Chile’s current government is committed to the replacement of its 1980 constitution. To formulate a new constitution it has instigated a unique bottom-up process, focusing debate in the public sphere through local meetings and citizens’ assemblies before any discussion in traditional institutional venues begins. Alberto Coddou Mc Manus offers an overview.
Chile is undergoing a unique constituent process. A longstanding aim of several social movements, the idea of a new constitution now dominates the agenda, and is one of the main commitments of the current government. The commitment to replace the Constitution of 1980 stems partly, but not exclusively, from its origin in dictatorship. In an era where structural reforms have been at the forefront of centre-left governments around the region, various constraints put in place by the 1980 Constitution have assumed a central place in the Chilean political public sphere. It seems that Chileans have to discuss, design and implement every policy under the shadow of Pinochet’s constitution, which was carefully crafted to preclude the institutional articulation of progressive political projects. Several critiques of the current constitutional arrangements have emerged: the powers of the Constitutional Court, which has threatened to strike down major reform packages; super-majoritarian laws that regulate fundamental issues (like education, local government, or the organisation of the armed forces), which were mostly enacted during the dictatorship and to which any reform can be blocked by a congressional minority of 3/7ths; and, echoing a problem that is widespread in the region, a hyper-presidentialism that relegates Congress to a secondary role.
In this scenario, and under the pressure of social movements that during the last presidential election called on people to mark their ballots in order to support a Constituent Assembly, President Bachelet committed her political forces to launch a constitutional process that would comply with three standards: respect for the current institutional arrangements, in order to motivate the participation of sceptical sectors of the political establishment; active participation of the citizenry, that for the first time in the Chilean history has been invited to be the main actor of this process; and inclusiveness, which implies being aware of different groups that have been historically and structurally excluded from political debates. What was drafted in general terms in her political manifesto is now being implemented, and the precise articulation and design of the constituent process is something that may attract the interest of broader regional or global audiences. Three features of the current constituent process should be highlighted.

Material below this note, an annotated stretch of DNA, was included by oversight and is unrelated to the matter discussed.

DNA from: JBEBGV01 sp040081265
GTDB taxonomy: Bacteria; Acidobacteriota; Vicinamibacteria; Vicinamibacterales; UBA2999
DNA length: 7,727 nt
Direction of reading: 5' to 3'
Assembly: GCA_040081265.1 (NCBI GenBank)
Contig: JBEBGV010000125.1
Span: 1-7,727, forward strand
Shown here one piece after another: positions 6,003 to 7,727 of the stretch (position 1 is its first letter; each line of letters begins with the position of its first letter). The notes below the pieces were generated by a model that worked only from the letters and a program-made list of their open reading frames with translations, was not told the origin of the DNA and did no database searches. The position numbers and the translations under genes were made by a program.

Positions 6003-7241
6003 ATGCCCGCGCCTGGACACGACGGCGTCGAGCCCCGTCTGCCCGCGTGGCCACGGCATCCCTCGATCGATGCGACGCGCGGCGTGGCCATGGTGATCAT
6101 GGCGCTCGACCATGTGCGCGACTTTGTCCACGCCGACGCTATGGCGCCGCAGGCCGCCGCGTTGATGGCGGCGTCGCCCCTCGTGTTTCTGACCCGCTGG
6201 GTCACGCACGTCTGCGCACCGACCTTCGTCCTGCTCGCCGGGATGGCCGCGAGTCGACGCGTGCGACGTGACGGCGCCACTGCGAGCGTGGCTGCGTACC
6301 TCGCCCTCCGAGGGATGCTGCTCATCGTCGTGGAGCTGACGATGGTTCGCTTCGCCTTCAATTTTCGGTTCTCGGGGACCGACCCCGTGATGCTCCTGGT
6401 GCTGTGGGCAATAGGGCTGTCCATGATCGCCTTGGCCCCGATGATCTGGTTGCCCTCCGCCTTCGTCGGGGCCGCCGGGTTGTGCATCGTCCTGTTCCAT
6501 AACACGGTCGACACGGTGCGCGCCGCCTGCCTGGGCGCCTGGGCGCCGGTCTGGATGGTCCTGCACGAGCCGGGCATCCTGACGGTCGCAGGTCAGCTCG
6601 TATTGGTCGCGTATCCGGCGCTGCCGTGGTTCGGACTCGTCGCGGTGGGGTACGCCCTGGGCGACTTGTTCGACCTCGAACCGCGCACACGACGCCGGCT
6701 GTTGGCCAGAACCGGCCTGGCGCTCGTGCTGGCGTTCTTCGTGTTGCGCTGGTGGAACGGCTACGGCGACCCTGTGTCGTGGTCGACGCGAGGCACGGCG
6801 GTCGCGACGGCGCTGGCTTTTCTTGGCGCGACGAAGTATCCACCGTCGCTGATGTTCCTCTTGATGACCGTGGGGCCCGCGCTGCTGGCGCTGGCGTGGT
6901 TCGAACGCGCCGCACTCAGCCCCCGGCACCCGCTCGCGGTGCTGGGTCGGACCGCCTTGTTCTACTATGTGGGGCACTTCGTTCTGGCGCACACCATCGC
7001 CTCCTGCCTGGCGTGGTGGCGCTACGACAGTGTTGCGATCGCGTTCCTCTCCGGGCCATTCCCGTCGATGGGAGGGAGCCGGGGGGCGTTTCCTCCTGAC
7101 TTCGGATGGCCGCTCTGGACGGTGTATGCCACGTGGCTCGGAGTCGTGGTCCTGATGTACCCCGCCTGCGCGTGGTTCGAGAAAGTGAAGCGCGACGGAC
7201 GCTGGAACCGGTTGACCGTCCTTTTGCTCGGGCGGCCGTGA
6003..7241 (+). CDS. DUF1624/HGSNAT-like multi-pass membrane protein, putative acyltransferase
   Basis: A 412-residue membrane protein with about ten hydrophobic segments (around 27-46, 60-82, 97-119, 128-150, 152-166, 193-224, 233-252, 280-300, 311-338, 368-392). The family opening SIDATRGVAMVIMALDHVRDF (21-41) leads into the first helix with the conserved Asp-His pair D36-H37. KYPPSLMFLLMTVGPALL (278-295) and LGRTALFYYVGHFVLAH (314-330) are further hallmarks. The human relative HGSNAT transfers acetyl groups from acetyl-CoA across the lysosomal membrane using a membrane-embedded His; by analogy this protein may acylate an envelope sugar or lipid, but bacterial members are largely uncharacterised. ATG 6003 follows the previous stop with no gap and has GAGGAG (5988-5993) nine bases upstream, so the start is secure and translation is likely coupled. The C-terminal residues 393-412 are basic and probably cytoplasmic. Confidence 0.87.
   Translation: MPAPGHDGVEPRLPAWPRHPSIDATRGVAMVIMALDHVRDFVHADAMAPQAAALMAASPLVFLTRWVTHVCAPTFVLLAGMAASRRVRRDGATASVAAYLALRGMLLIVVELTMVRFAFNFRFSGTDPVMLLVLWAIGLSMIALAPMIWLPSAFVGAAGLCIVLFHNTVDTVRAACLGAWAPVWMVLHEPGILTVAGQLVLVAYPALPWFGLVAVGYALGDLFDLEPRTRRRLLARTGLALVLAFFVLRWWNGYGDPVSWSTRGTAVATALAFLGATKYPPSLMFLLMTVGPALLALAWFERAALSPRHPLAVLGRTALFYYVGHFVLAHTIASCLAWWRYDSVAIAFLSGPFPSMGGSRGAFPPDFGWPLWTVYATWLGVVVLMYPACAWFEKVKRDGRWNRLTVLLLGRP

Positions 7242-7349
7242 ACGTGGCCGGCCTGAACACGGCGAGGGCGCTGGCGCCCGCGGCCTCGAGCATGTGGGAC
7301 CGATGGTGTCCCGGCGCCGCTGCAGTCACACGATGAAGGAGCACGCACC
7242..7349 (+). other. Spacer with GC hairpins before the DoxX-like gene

First, and in contrast with the traditional statement that constitutional moments take place during crisis, Chile could show to the world the possibility of debating a new constitutional arrangement under more or less normal times. Although Chile is not free of a global crisis that has revealed the corrupt relations between wealthy individuals or corporations and political power, there is a fair level of institutional integrity. The possibility of democratically debating constitutional issues during healthy institutional times could provide interesting lessons for broader audiences. Indeed, in a region that has been unjustifiably labelled as the ‘mausoleum of modernities,’ where elites are subject to the constant renovation of external modernization processes, the Chilean case may be a turning point.
The second feature of the constituent process is the challenge of being seen as ‘institutional’. Some literature argues that Chilean legal culture is highly institutional, so that any challenge to the status quo without institutional means could be very costly for advocates of major reforms. Even progressive interpretations of current institutional arrangements are viewed with suspicion by the establishment. For that reason, the current government decided to focus on the debate in the public sphere, even before any discussion on traditional institutional venues.
In concrete, the coalition in power launched a program of political participation that included individual platforms and a set of local meetings and cabildos (citizens’ assemblies) in order to hear popular views about fundamental constitutional issues. As an expression of the Chilean institutional culture, President Bachelet created a special Committee of Citizens in order to monitor the process, including persons from different political and social backgrounds. The zealous work of the committee has triggered a constant dialogue with government agencies in charge of the first stages of the constituent process.